"bill willingham"

Vast Humble Comics Bundle

The latest Humble Bundle features an indescribably vast array of comics from Mega, including work from Mark Waid, Darick Robertson, Garth Ennis, Gail Simone, Kevin Smith, Alex Ross, J. Michael Straczynski, David Mack, Howard Chaykin, Bill Willingham, Sean Phillips, Tim Seeley, Chuck Dixon, Andy Diggle, Duane Swierczynski, Joshua Hale Fialkov and others. Read the rest

Fables: Cubs in Toyland

Bill Willingham's amazing graphic novel series Fables is one of those unbelievably, game-changingly epic series, one where I'm just as excited to get a peek at the edges of the world and the backstory of the characters as I am to see how the grand sweep of the plot turns out. The last one of these I can remember is Stephen King's Gunslinger books, where the sidewise discursions were as exciting as the forward movement.

Volume 18 of the Fables was published last week, and it's definitely more sidewide than forwards. Cubs in Toyland is a blood-freezingly scary episode exploring the ancient parent's nightmare of a child spirited away, one that combines the inherent creepiness of anthropomorphic toys (Chucky, anyone?) with the mythic resonances of the Fisher King.

By the time it was over, I was wrung out, but not exhausted. For all that my emotions had been taken through the gamut of wonderment, fear, disgust, suspense and triumph, I wanted more. Specifically, more about the future of the Fables, and the place where they will all go when the tale has run its course. In other words, this is yet another volume where Willingham hits it out of the park; it's reason enough for you to start reading the series, or to keep up with it.

Fables, Vol. 18: Cubs in Toyland Read the rest

Gift Guide 2012

Welcome to this year's Boing Boing Gift Guide, a piling-high of our most loved stuff from 2012 and beyond. There are books, comics, games, gadgets and much else besides: click the categories at the top to filter what you're most interested in—and add your suggestions and links in the comments.

Fairest: the women of Willingham's Fables stories get their own comic

Fairest centers around the lives of many of the great women of fabledom: Briar Rose, Sleeping Beauty's fairy godmothers and the frost queen, merging their stories with the tale of Ali Baba (albeit a different Ali Baba than the one you may have encountered in legends).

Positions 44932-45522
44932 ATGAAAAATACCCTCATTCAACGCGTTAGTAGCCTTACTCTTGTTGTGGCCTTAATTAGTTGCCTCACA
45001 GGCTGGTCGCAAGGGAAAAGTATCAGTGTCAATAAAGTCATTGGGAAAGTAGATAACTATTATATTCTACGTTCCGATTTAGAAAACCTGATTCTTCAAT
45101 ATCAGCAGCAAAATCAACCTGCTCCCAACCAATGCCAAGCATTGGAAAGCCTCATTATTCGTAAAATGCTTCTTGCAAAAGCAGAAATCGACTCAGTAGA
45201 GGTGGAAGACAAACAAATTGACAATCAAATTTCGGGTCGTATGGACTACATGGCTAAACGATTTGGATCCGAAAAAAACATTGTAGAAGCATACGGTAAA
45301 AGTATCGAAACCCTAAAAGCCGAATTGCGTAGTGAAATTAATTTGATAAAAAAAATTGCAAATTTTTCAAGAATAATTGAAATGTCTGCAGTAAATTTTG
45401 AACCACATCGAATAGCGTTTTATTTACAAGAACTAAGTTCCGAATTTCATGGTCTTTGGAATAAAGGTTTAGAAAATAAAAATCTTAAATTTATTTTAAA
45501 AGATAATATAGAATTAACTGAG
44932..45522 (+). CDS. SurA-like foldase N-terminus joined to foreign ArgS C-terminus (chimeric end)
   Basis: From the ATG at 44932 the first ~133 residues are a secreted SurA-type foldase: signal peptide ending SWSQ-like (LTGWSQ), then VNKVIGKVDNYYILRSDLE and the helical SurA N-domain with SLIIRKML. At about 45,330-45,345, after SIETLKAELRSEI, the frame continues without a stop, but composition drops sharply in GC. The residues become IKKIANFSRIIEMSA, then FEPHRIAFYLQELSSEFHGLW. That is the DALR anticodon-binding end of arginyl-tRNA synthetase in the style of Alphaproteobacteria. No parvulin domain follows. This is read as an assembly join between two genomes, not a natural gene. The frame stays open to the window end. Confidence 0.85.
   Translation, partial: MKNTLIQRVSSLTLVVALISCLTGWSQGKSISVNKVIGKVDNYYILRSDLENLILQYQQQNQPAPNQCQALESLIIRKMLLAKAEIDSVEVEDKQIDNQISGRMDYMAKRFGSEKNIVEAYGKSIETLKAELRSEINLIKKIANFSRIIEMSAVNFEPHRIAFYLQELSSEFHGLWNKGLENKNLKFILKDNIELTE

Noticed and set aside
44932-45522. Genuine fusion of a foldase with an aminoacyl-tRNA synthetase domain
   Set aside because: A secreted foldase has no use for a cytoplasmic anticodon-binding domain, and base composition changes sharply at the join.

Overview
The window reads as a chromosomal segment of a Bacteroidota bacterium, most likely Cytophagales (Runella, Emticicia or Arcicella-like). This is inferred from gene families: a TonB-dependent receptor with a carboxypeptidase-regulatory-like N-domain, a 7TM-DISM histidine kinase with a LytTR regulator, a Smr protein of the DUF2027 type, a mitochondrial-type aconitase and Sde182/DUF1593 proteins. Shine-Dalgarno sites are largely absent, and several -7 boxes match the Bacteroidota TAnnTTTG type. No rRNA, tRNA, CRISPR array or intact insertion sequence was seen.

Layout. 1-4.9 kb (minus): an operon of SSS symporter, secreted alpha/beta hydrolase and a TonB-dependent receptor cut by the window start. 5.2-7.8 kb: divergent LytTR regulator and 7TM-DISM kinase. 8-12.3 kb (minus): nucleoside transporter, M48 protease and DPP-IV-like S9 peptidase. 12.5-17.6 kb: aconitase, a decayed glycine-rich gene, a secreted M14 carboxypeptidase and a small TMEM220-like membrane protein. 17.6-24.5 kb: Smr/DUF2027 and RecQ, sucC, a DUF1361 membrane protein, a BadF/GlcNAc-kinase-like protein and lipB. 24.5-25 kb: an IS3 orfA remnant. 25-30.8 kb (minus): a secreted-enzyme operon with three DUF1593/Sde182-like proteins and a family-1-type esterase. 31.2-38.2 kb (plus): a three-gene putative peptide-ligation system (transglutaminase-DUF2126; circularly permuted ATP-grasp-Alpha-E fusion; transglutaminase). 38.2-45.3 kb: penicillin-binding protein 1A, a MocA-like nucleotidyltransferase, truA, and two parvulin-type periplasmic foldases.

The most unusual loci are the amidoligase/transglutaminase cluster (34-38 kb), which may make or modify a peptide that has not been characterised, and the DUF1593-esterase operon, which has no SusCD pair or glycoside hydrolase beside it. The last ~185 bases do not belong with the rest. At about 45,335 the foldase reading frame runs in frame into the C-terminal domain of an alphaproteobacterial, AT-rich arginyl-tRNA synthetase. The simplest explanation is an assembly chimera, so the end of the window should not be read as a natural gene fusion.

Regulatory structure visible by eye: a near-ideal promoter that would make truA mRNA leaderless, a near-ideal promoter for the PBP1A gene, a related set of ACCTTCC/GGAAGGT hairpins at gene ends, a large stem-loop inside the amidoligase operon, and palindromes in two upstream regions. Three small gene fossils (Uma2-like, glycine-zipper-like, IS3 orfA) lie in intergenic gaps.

Fables: Werewolves of the Heartland

Fables creator Bill Willingham continues his impossible run of prolific, high-quality, highly varied stories based on the idea that all the fables, myths and stories of the world are secretly true, and that they all live together, hidden among the real, "mundy" world. The hardcover Werewolves tells the back-story of Bibgy Wolf -- his time as a crack Nazi-hunting guerrilla in the dark forests of Germany. This past comes back to haunt him when he discovers a midwestern town populated entirely by werewolves that have been created by a beautiful, ruthless Nazi scientist who isolated a serum from blood that Bigby left behind when he helped foil a Nazi attempt to revive Frankenstein's monster to fight on their side.

Werewolves draws on the likes of EC Comics' Two-Fisted Tales and other hyper-violent war comics, with plenty of gory decapitations, ruthless executions, suicides, immolations, and tough talk. It's just the right kind of story for Bigby, who's one of the best characters from Fables, which has lots of terrific characters to choose from. The book could conceivably stand alone -- it has its own complete storyline -- but it's much richer in the context of the wider Fables universe.

Fables: Werewolves of the Heartland Read the rest

Fables 17: Inherit the Wind

The latest installment in Bill Willingham's astonishingly, consistently great, long-running graphic novel series Fables is volume 17: Inherit the Wind.

The premise of Fables lets its creators use any mythos, any tradition, any narrative, and mix and match as necessary, and Willingham and his illustrators continue to show that these possibilities are indeed endless. While the long arc of the story continues in this book -- movingly along very snappily and satisfyingly -- the real delight is that what that Oz, Dickens, and highbrow narrative theory all climb around on top of each other in a squirming puppy-pile of greatness.

If you've been following the story for all these volumes, then you can rest assured that the Fables are really cracking along -- but you can also be assured that you'll find all the characteristic funny asides, meandering noodly mini-tales that are there for the sheer exuberance of the thing, and sly asides are not set aside for mere plot.